Series on Boiler Plate Clauses – Part 1


Boilerplate clauses are standard clauses that find their place under the miscellaneous section of a commercial agreement. Under most circumstances, these clauses are inserted in a contract without regard to the repercussions that may follow such inclusion. This article focuses on the assignment clause in contracts, the importance of the same and some key considerations to be kept in mind while drafting or reviewing the assignment clause.


What is an Assignment Clause? 

An assignment clause regulates the manner in which the contract and the rights and/or obligations under the contract can be transferred to a third party. Inclusion of this clause in a contract is important as it protects assignment of a contract in a manner that has not been contemplated by the parties.


Position under Indian Law

The concept of assignment is embedded in the Indian Contract Act, 1872 (“Act“). As per Section 37 of the Act, the parties to a contract must either perform, or offer to perform, their respective promises, unless such performance is dispensed with or excused under the provisions of the Act, or of any other law. As a general rule, a person cannot acquire rights under a contract to which he is not a party. An exception to this rule is when there has been assignment of rights under a contract in favour of a third person by act of the parties or by operation of law.

The position regarding assignment of the rights and obligations of a contract was laid down by the Supreme Court in Khardah Company Limited vs. Raymon and Company (India) Private Limited (AIR 1962 SC 1810). While discussing the question of assignability of a contract, the Supreme Court in the aforementioned case, recognising the distinction between assignment of rights and assignment of obligations in a contract, held that:

(i) On Assignment of Obligations: Obligations under a contract cannot be assigned except with the consent of the promisee, and when such consent is given, it is really a novation resulting in substitution of liabilities; and

(ii) On Assignment of Rights: Rights under a contract are assignable unless (a) the contract is personal in its nature; or (b) rights are incapable of assignment under law or under an agreement between the parties.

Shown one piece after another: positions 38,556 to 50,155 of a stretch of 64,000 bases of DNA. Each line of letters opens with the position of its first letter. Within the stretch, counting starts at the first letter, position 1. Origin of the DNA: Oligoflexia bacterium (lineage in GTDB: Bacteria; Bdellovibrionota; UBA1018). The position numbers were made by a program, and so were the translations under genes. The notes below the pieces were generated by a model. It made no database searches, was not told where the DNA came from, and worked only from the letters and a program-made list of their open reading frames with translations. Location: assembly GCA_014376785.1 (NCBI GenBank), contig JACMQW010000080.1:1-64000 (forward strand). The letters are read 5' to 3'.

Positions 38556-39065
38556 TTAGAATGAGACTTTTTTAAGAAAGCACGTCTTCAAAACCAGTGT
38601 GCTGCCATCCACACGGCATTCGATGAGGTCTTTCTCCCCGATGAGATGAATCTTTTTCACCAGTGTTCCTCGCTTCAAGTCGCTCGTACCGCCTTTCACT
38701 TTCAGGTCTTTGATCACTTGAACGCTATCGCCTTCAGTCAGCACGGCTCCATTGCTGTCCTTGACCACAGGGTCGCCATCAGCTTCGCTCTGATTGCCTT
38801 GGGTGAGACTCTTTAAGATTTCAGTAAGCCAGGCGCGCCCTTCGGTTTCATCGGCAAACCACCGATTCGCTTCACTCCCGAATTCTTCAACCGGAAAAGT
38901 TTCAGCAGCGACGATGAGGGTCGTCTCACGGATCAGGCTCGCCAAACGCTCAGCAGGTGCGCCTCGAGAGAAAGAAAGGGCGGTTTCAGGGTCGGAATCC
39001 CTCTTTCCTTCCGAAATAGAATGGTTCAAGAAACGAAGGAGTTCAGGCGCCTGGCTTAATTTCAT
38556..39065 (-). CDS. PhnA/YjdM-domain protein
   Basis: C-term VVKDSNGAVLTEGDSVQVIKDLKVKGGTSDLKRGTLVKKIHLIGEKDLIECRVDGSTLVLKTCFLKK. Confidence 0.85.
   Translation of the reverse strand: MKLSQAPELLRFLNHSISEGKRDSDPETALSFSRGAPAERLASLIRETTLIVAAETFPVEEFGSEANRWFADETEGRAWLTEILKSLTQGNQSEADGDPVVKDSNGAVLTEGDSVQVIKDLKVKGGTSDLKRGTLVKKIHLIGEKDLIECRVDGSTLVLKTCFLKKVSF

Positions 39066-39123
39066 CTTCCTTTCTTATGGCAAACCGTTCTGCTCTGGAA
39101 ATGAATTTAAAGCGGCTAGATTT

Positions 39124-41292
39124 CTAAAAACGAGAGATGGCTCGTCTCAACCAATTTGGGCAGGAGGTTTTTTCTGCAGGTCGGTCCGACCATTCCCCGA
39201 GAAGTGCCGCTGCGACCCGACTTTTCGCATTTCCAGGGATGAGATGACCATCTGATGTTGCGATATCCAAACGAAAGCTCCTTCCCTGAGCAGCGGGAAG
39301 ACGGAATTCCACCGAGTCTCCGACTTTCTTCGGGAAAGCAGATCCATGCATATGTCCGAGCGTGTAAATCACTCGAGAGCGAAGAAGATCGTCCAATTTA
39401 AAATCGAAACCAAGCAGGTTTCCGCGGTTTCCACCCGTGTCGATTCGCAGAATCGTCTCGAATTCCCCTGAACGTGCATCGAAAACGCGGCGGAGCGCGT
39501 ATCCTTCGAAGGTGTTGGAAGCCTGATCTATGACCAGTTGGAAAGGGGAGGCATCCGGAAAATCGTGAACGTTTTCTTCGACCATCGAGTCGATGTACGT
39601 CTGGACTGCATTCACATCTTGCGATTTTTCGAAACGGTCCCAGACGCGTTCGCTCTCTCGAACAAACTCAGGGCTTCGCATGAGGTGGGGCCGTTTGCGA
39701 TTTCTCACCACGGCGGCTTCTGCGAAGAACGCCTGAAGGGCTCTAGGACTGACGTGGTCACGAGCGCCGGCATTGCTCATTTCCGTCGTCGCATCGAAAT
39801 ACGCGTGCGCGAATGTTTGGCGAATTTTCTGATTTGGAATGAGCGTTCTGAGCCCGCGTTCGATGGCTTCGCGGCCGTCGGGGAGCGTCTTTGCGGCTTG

The Supreme Court in Kardahalso held that the absence of a specific clause forbidding transfer is not conclusive and that: “What has to be seen is whether it could be held on a reasonable interpretation of the contract, aided by such considerations as can legitimately be taken into account that the agreement of the parties was that it was not to be transferred. When once a conclusion is reached that such was the understanding of the parties, there is nothing in law which prevents effect from being given to it.”

In Hindustan Steel Works Construction Limited vs. Bharat Spun Pipe Company (AIR 1975 Cal 8),the petitioner sought to set aside an arbitration award on the ground that it did not have an agreement with the party who referred the dispute to arbitration. It was urged by the petitioner that the arbitration clause is personal and could not be assigned. The Calcutta High Court held that:

  • A contract in the nature of a personal covenant cannot be assigned;
  • Secondly, the rights under acontract can be assigned, but the obligations under a contract lawfully cannot be assigned;
  • Thirdly, the intention about assignability would depend upon, the terms and the language used in a contract; and
  • Fourthly, the existence of an arbitration clause per se does make neither the contract nonassignableor assignable. But in a particular case the arbitration clause may be so worded as to afford an indication about the contract being personal or not.



While Indian Courts in the above decisions appear to have taken the intention of the parties into account, good form and good drafting demand that the intention of the parties be expressly mentioned so as to avoid any future ambiguity. The key take-aways from Kardahare that if you wish to restrict assignment of the rights in a contract, there must be an express restriction prohibiting the parties, or a particular party from doing do. With respect to the obligations, if the parties to a contract agree that these may be assigned, there must be an express clause permitting the same.

For instance, while negotiating a lease deed, the landlord may want assignment of the lease prohibited. However, the lessee want to retain the right to assign the lease or sub-let part of the leased premises to its affiliates and group companies. If agreed with the landlord, this intention must be clearly expressed on the lease.

We have observed, in multiple transactions, that most business contracts (be it services agreements, vendor contracts, distribution agreements) executed by a company contain a standard clause prohibiting either party from assigning the contract. This then leads to the company having to seek consents from the counterparts prior to closure of the present transaction, leading to unnecessary delays and expense (as counterparts often ask for change in terms or payment for granting such consent). Far more prudent would be to deliberate and diligently draft this clause on a case-to-case basis, depending upon the nature of the contract and intention of the parties.